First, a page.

And finally, the artwork itself is mobile since the paintings were probably made somewhere in Central Asia, Khurasan and Iran around the 15th century, then placed in the albums of the Aqqoyunlu ruler Yakub Beg whose court was in Tabriz. Finally they ended up in the Ottoman court, Istanbul, as a wartime booty in the early 16th century. All these elements allow us to characterise his art as "the art of the Silk Road".

The paintings themselves have started a debate among scholars that is still going on till this day to determine the origins and the nature of such unorthodox images. Their compositions are highly expressive and full of movement and strength. The drawings have been described as evidencing the "brutal realism of the draftsmanship [while] the lyricism of the refined delineations is of such intensity that it has been matched only in isolated instances in Buddhist as well as Islamic paintings".

The demons in Siyah Qalem's paintings are instantly identifiable, as a body of work they are quite diverse. The stylistic details and the forms of them are more varied than the ones we find in the representation of human beings who have repetitive positions and limited facial and psychical expressions compared to the demons. There is no consensus as to what a demon is supposed to look like, so that may have given the artist the freedom to picture them with a variety of innovative forms and positions.

The structure of these creatures is very similar to the human anatomy but their skins are distinguished by black at times and red and yellow at other times, they have frightening heads that are topped with horns, wrinkled faces, wide mouths, long fangs, short necks and intense eyes that are wide and narrow with a clearly defined iris and pupil. Siyah Qalam has linked these ugly faces with short and thick bodies with razor sharp claws. These strange creatures wear clothes that cover up half of their lower body and are sometimes adorned with metal rings that they place in their arms, wrists, and necks.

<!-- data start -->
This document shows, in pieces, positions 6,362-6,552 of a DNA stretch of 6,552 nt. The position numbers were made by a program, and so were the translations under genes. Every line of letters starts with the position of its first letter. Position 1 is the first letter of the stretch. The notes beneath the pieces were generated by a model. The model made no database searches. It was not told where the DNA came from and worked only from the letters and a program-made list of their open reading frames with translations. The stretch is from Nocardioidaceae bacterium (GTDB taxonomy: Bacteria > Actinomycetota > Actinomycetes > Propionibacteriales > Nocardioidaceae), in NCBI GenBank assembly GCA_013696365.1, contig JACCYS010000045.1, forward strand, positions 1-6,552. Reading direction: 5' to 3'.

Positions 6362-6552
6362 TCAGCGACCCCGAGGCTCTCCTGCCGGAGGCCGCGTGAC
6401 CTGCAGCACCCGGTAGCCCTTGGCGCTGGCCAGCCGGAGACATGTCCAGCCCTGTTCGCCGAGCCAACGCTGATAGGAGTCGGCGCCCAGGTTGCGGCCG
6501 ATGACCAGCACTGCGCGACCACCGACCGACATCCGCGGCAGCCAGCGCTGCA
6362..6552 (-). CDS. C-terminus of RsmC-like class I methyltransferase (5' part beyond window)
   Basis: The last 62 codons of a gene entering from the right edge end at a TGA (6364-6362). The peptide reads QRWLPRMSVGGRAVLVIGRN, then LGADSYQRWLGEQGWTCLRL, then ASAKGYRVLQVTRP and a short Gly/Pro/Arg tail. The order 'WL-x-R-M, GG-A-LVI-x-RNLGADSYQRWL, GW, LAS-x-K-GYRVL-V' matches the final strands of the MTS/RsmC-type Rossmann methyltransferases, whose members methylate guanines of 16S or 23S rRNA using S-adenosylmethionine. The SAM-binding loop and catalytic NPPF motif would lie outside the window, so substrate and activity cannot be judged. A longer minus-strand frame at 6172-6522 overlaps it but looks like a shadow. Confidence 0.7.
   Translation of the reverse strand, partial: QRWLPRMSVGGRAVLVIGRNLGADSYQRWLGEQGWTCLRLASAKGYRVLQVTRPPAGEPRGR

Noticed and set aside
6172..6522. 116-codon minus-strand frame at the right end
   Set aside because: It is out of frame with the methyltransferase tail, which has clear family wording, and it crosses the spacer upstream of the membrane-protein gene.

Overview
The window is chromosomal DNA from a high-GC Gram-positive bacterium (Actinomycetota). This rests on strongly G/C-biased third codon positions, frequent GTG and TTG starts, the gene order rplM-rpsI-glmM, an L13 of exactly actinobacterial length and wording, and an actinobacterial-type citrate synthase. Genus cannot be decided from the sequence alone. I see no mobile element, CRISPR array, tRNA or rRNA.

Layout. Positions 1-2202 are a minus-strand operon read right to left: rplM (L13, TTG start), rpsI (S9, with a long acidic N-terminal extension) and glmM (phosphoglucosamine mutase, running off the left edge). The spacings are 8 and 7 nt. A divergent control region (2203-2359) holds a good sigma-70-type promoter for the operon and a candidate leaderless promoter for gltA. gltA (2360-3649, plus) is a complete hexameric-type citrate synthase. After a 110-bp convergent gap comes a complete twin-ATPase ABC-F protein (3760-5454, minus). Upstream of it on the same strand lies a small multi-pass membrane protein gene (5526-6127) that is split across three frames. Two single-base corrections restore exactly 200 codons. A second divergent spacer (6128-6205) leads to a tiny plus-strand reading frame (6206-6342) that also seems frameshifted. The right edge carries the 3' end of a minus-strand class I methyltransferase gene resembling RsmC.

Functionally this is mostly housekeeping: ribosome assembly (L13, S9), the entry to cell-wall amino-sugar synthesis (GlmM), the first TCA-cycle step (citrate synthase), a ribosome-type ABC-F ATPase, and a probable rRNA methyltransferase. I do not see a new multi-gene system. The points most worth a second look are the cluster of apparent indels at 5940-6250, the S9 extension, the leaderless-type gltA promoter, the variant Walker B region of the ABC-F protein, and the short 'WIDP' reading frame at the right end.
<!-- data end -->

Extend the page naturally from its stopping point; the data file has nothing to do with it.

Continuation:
These brutal and scary creatures with their rough and jagged features that resemble the texture of masks appear to act like people, where they wear their clothes and move in actions similar to the movements of us humans. Their actions positions are varied and interesting, they are not always involved in devilish activities, several scenes showcased pairs of quietly seated demons holding cups and pots or dancing or playing music.

Figure 2 Demons and the dead in ritualistic dance. This scene shows Buddhist influence, especially in the flowing drapery, and wild rhythms of their dance

Such scenes often appeared in Siyah Qalem’s work, together with the symbol of the cup, due to the fact that dance and music were the principal elements of theatre that played an important part in the lives of nomads communities. They were committed to music, and saw music and dance as significant ways of coming close to God, to recalling him back into our lives. When in ecstasy, the Qalandars danced to the sound of diverse instruments: drums, horns, stringed instruments and bells with the percussion of two chips. They equally played the qobuz, the stringed instrument accompanying the recitation of Turkish epics.